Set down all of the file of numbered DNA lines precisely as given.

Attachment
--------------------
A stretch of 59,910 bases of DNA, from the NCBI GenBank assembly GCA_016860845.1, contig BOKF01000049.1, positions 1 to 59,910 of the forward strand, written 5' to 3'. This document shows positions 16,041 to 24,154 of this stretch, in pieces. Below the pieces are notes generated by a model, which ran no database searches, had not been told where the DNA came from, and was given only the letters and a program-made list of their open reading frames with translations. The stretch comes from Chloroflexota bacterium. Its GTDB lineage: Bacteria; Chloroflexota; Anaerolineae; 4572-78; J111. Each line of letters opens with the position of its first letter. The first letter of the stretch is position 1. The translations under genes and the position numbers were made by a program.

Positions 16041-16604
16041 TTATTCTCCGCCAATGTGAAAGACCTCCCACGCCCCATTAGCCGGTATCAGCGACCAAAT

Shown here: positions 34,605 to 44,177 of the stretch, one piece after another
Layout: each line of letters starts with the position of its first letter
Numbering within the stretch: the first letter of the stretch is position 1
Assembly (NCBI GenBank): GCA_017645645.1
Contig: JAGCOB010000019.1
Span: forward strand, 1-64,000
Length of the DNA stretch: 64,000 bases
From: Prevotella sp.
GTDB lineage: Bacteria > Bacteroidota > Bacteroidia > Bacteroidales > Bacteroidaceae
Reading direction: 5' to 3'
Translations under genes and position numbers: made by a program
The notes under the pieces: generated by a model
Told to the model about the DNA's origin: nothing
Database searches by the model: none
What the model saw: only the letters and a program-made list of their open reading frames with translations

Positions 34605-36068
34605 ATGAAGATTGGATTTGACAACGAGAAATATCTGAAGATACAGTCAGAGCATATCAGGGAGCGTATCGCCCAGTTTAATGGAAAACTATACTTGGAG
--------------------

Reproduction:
A stretch of 59,910 bases of DNA, from the NCBI GenBank assembly GCA_016860845.1, contig BOKF01000049.1, positions 1 to 59,910 of the forward strand, written 5' to 3'. This document shows positions 16,041 to 24,154 of this stretch, in pieces. Below the pieces are notes generated by a model, which ran no database searches, had not been told where the DNA came from, and was given only the letters and a program-made list of their open reading frames with translations. The stretch comes from Chloroflexota bacterium. Its GTDB lineage: Bacteria; Chloroflexota; Anaerolineae; 4572-78; J111. Each line of letters opens with the position of its first letter. The first letter of the stretch is position 1. The translations under genes and the position numbers were made by a program.

Positions 16041-16604
16041 TTATTCTCCGCCAATGTGAAAGACCTCCCACGCCCCATTAGCCGGTATCAGCGACCAAAT

Shown here: positions 34,605 to 44,177 of the stretch, one piece after another
Layout: each line of letters starts with the position of its first letter
Numbering within the stretch: the first letter of the stretch is position 1
Assembly (NCBI GenBank): GCA_017645645.1
Contig: JAGCOB010000019.1
Span: forward strand, 1-64,000
Length of the DNA stretch: 64,000 bases
From: Prevotella sp.
GTDB lineage: Bacteria > Bacteroidota > Bacteroidia > Bacteroidales > Bacteroidaceae
Reading direction: 5' to 3'
Translations under genes and position numbers: made by a program
The notes under the pieces: generated by a model
Told to the model about the DNA's origin: nothing
Database searches by the model: none
What the model saw: only the letters and a program-made list of their open reading frames with translations

Positions 34605-36068
34605 ATGAAGATTGGATTTGACAACGAGAAATATCTGAAGATACAGTCAGAGCATATCAGGGAGCGTATCGCCCAGTTTAATGGAAAACTATACTTGGAG